Breathing in the fresh air, tasting local delicacies and spending quality time with your loved ones are just three of the joys of walking the Camino Mozárabe. When you start your Camino in Malaga, you will make your way through the enchanting villages of Almogía, Villanueva de la Concepción, Antequera, Cartaojal and Cuevas Bajas before continuing on your way to Santiago de Compostela. During your time in the Costa del Sol you will be immersed in unforgettable nature, heritage, experiences and cuisine.
An incredibly special experience to share with your friends. Given that you must be interested in the Camino Mozárabe starting in Malaga - you’re here, reading this, after all - keep reading to find out everything you need to know about this Camino.
A trail steeped in history
The Camino Mózarabe is inextricably linked to the history of the area. For almost eight centuries, the Arabs inhabited the Iberian Peninsula. Throughout this period, which is known for the foundation of what would come to be called Al-Ándalus, the Iberian Christians who lived under Muslim rule were called mozárabes or ‘mozarabs’ in English.
Also known as Camino Mozárabe de Santiago, this Camino is named after the mozarabs from this time when both religions lived together, for the most part, in harmony. Nowadays, the influence of Arab culture is visible across the Costa del Sol, from ancient structures (such as the Baños Árabes in Ronda) to entire villages. Benadalid and Gaucín are two such examples of this.
The Camino Mozárabe was created when these Christians started to go on pilgrimage to Santiago de Compostela. A number of centuries later, this pilgrim route came to encapsulate Malaga’s rich culture and heritage. The route heads north until it reaches the Almería variant of the route that goes through Granada.
An experience like no other
There are a myriad of reasons why pilgrims choose to walk the Camino Mozárabe (Malaga start). Some are hoping to reconnect with themselves, others want to spend some time with nature and others still are attracted by the promise of adventure and what the Camino holds. And it certainly holds a lot.
If you are thinking about starting your pilgrimage to Santiago de Compostela in Malaga, get ready for even more meaningful friendships. Whether you’re walking alone or leaving with a group of friends, you will find that the way, the spectacular scenery and pretty little villages will add a whole new perspective to your new or existing relationships.
Enchanting towns and villages
Fusing tradition and modernity, the Costa del Sol is a truly unique destination. Here you can enjoy whitewashed inland villages, coastal towns and a diverse range of experiences in Malaga city, from conferences to art events.
The 10 or so stages (depending on how you organise your trip) in the Camino Mozárabe starting from Malaga are the perfect opportunity to experience this unique patchwork. The route starts in the bustling capital of the province before immersing you in the inland. Here you will roam the spectacular landscapes between Almogía and Cuevas Bajas, passing through Villanueva de la Concepción and Antequera. on the way.
In Malaga, don’t miss Santiago church, which is the starting point of the pilgrimage. From here, start putting one foot in front of the other and be blown away by all the wonders of the province. Explore Valle del Guadalhorce, visit Huns-Xan-Biter castle, which gave rise to the village, and breathe in the tranquillity of places such as Villanueva de la Concepción and Antequera, where you could take a brief detour to Torcal de Antequera.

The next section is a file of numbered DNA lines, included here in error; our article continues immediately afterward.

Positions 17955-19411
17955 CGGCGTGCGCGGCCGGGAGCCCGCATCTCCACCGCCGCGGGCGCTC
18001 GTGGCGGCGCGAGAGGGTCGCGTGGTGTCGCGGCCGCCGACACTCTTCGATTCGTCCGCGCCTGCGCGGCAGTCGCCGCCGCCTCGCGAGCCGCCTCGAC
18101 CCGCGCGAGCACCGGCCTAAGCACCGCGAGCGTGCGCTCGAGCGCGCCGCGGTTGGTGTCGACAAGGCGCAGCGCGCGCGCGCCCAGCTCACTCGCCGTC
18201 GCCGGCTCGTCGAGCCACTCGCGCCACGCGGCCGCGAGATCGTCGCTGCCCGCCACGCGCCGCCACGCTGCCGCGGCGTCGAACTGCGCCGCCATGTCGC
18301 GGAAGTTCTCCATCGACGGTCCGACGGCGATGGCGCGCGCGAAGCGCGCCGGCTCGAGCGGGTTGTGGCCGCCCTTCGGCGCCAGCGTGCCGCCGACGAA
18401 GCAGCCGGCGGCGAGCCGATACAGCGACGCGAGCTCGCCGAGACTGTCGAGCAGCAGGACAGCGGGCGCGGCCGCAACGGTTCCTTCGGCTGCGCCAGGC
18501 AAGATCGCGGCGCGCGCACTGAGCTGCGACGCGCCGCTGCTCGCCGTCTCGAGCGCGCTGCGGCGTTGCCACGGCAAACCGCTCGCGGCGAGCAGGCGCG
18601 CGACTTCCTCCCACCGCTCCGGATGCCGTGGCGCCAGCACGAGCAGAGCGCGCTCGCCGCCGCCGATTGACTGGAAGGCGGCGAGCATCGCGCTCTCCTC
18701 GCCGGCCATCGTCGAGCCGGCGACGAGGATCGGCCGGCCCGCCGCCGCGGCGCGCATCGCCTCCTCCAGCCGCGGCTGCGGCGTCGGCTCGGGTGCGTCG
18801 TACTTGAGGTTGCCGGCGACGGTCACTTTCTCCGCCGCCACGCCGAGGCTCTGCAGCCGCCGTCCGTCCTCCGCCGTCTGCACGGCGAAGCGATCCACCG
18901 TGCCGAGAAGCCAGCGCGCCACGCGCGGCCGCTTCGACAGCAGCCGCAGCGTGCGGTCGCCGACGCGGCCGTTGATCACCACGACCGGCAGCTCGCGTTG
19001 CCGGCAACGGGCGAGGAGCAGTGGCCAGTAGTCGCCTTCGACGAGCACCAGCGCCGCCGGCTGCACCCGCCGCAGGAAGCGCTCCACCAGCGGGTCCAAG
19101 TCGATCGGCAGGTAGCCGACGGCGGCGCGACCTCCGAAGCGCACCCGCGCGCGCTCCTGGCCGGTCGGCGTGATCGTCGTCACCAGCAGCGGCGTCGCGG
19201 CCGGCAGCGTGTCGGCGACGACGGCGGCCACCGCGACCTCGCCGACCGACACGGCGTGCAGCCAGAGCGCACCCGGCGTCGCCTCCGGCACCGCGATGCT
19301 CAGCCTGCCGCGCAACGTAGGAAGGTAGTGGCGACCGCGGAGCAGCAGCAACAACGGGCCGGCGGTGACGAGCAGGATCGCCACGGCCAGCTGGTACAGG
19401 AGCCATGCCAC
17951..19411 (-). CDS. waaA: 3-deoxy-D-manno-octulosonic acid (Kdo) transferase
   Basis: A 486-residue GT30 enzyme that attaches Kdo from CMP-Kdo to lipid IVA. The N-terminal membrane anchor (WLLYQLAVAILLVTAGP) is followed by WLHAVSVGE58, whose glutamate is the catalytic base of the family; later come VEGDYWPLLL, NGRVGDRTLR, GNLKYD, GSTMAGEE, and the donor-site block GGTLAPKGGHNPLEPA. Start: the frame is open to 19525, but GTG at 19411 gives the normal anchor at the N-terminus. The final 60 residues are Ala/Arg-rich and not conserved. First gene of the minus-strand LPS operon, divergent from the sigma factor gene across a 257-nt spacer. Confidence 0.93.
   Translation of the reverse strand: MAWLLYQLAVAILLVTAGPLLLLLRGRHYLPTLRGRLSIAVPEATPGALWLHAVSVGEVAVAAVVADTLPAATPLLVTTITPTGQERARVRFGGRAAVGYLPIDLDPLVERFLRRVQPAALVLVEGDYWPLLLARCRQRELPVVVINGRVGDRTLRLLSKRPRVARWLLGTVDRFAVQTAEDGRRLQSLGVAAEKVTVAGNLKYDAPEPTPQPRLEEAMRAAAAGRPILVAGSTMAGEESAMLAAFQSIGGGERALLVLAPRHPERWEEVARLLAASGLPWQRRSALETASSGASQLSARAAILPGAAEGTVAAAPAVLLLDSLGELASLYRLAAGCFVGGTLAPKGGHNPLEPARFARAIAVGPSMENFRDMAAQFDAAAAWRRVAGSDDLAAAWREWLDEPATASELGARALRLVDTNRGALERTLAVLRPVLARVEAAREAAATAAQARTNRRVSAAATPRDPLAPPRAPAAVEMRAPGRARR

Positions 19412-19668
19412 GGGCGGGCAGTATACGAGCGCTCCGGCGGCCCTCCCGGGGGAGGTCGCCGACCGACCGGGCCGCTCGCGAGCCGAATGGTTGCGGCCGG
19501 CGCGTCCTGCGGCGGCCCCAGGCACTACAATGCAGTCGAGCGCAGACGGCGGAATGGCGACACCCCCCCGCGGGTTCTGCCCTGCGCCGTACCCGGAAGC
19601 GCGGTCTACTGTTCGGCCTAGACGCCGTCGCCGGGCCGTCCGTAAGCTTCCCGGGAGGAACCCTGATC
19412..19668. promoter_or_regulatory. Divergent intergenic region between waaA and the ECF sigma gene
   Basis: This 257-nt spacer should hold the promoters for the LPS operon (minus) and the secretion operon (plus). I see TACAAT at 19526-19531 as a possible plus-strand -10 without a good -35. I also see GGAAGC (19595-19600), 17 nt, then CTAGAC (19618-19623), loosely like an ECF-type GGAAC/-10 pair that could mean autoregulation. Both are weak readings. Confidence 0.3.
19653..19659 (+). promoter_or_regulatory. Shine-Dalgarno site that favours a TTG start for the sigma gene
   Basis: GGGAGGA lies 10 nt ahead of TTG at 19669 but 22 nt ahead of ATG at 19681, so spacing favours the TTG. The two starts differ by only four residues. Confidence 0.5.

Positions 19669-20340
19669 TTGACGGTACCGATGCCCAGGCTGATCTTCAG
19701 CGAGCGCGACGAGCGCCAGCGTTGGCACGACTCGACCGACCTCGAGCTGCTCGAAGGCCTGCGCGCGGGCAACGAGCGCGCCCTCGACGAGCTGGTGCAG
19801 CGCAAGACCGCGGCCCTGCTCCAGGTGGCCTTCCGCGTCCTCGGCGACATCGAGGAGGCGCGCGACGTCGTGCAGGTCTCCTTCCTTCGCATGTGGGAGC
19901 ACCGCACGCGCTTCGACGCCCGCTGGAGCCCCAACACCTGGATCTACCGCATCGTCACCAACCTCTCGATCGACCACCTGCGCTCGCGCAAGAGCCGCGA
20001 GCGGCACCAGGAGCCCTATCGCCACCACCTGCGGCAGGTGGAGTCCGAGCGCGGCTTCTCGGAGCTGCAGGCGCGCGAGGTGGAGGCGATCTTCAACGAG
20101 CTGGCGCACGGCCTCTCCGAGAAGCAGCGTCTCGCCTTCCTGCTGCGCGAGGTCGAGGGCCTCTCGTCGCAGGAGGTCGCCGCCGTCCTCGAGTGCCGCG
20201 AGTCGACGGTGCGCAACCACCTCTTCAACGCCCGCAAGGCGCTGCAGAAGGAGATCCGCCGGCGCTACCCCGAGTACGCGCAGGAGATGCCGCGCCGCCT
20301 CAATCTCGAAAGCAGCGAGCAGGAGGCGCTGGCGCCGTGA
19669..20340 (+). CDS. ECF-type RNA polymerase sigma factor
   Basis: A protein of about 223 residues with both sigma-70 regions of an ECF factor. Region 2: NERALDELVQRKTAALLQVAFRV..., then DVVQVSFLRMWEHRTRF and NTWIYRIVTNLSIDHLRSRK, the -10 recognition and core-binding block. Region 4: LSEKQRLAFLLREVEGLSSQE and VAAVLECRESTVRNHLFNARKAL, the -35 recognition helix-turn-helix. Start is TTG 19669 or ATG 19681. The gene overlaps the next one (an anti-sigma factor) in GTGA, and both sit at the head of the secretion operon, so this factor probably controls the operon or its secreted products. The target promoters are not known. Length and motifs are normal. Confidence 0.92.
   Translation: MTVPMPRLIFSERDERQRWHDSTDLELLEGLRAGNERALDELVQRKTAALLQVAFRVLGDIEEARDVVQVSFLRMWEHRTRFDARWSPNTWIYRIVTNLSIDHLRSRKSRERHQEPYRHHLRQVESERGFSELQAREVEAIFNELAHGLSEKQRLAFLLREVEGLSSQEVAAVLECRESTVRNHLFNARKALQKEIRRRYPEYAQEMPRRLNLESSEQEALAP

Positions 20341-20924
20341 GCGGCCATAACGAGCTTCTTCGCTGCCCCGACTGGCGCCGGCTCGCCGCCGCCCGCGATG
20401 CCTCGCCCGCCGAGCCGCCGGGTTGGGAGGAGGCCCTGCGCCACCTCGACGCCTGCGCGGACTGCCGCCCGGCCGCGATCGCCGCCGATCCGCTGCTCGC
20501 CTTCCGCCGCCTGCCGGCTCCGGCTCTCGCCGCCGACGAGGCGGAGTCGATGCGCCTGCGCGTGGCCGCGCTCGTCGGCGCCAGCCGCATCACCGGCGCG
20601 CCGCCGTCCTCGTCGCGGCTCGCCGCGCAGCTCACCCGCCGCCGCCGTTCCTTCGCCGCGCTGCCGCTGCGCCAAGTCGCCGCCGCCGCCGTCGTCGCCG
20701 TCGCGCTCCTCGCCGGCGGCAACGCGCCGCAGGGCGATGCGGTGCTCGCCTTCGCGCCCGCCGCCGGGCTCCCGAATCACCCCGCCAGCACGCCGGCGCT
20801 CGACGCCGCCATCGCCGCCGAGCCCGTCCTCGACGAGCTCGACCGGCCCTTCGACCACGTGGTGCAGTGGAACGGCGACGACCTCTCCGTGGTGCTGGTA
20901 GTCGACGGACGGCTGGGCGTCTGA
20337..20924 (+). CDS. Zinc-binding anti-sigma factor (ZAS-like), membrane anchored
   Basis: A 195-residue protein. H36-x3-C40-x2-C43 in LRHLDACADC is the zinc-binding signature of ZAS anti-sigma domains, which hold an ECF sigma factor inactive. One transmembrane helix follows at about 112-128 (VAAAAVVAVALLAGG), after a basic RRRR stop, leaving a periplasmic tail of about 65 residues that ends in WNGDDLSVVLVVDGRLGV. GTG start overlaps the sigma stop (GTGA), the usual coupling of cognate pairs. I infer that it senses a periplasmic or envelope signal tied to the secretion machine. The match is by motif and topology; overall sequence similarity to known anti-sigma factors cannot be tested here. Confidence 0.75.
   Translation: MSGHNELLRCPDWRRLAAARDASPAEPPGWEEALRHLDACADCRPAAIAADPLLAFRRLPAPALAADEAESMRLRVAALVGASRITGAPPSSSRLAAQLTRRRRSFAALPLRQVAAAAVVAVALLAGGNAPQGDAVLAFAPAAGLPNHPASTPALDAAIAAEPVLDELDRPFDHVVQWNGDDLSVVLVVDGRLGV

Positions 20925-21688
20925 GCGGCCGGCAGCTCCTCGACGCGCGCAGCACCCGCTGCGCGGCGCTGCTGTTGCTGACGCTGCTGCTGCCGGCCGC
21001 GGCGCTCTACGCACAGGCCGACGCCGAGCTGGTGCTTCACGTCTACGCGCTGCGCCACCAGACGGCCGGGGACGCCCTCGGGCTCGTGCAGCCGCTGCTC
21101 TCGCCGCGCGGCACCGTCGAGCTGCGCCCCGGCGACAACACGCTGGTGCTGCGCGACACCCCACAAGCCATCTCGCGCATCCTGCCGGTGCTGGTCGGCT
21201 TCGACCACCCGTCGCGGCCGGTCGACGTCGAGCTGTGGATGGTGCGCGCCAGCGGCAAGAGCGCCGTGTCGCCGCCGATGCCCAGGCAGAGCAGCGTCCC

Make sure you take time to gaze at the incredible views of Villanueva de Algaidas, a village on the Camino Mozárabe just after Antequera. Olive groves, tranquillity and plenty of history come together here in one place. Our recommendations? Visit Necrópolis de los Alcaides, an archaeological site from the Copper Age, Yacimiento de la Villeta and the two mozarabic chapels that were built next to Nuestra Señora de la Consolación convent.
Traditional cuisine: the taste of the Camino
Not sure what the different stages have to offer, gastronomically speaking? Well, the cuisine in this part of the Costa del Sol pairs traditional products grown or grazed on the land with the historic and artistic heritage of the villages you are walking through.
Renowned for its impressive architecture, archaeological sites and monuments, Antequera is also worth a special mention for its gastronomy. While you’re here, dig into a delicious bowl of sopas perotas on a crisp winter’s day or a plate of migas followed by bienmesabe for dessert to refuel after a long day of walking. The cuisine in the province of Malaga is a treat for the senses.
The delicacies served in and around Antequera and Valle del Guadalhorce make them an incredible area to walk through. Just imagine how good a dish of porra antequerana will taste after you’ve explored the three town gates, the Alcazaba, Palacio de Nájera and Real Colegiata de Santa María la Mayor, and not to the Dólmenes.
So how about it? Have you decided to start the Camino Mozárabe in Malaga? If you have, it’s time to walk in your boots and get your pilgrim credencial sorted. Discover all the history, culture and landscapes of the province of Malaga as you walk one of the most historic walking routes in Spain. Buen Camino!